The Debate over Green Consumerism (Can we buy our way out of this problem?)

New York Times writer Alex Williams and executive editor Alex Steffen did a bit of squaring off this week over the topic of green consumerism, highlighting a growing debate over whether the increasing availability of eco-friendly products is helping or hindering the fight against global warming.

For William’s part, his article called, “Buying into the Green Movement,” is both part sardonic criticism of folks who, through their eco-sensitive lifestyles are defining the “current environmental movement as equal parts concern for the earth and for making a stylish statement,” and part examination of what he describes as a “division in the environmental movement,” between those who celebrate green consumerism as a sign that folks are aware of the issue and making consumer choices based on that awareness versus those who say that these green consumers are “eco-narcissists,” who are trying to buy their way out of a problem.

In his blog responding to Williams’ article, Steffen says the real point the author should have made is that, “There is no combination of purchasing decisions which will make the current affluent American lifestyle sustainable. You can't shop your way to sustainability, as I've put it before. On a planet running up against so severe a set of deadlines -- global warming, the extinction crisis, the poverty crisis, etc. -- prosperity as currently delivered is frankly immoral, even when purchased with an eco-chic package.”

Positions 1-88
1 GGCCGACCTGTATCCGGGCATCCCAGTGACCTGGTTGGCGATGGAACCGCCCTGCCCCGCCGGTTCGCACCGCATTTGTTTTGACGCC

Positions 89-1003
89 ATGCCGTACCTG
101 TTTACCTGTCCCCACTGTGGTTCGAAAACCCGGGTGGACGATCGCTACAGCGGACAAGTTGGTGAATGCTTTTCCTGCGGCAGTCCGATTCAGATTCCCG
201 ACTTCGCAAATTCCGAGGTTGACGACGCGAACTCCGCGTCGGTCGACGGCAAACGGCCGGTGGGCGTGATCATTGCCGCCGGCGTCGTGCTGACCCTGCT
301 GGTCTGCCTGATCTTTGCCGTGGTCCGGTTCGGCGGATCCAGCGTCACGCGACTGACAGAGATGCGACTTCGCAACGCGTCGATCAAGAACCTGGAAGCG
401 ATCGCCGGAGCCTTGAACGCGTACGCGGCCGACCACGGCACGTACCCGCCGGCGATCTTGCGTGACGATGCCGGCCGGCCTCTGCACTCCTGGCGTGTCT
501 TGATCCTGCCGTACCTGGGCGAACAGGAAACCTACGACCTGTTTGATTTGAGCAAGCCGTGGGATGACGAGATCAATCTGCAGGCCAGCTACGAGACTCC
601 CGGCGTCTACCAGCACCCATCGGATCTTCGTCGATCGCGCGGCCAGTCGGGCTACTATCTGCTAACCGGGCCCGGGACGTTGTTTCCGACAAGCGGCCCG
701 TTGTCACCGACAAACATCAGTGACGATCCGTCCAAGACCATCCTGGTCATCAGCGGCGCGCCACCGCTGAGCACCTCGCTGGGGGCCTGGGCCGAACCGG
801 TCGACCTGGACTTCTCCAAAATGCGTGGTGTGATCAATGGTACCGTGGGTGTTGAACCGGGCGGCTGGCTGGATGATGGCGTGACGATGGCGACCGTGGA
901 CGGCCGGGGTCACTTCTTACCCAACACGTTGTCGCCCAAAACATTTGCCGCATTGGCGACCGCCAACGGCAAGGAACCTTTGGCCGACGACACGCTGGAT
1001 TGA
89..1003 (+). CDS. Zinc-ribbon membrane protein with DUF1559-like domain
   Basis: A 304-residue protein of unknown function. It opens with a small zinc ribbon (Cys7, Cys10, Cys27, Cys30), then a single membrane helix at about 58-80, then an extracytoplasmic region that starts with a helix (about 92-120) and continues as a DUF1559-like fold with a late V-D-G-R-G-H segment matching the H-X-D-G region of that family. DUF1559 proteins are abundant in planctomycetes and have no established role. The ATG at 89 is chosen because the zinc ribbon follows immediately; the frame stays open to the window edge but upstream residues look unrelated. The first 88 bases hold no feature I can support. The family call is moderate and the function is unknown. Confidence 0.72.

The debate over green consumerism is an interesting one, indeed. I have posted several entries on this very site highlighting green efforts, and almost always including ways to take personal responsibility for some portion of combating climate change. And almost invariably some of those choices have a consumer element: for example, you can’t really replace your incandescent lightbulbs with energy-saving fluorescents unless you first buy those replacement bulbs. The point, it seems to me, is that if I go out and buy these (expensive) lightbulbs and take the time to install them in my home, isn’t that an indication that, at least on some level, I am starting to not only understand the problem, but make a conscience choice to try to do something to help? And isn’t the first step to finding a solution admitting that there is a problem in the first place?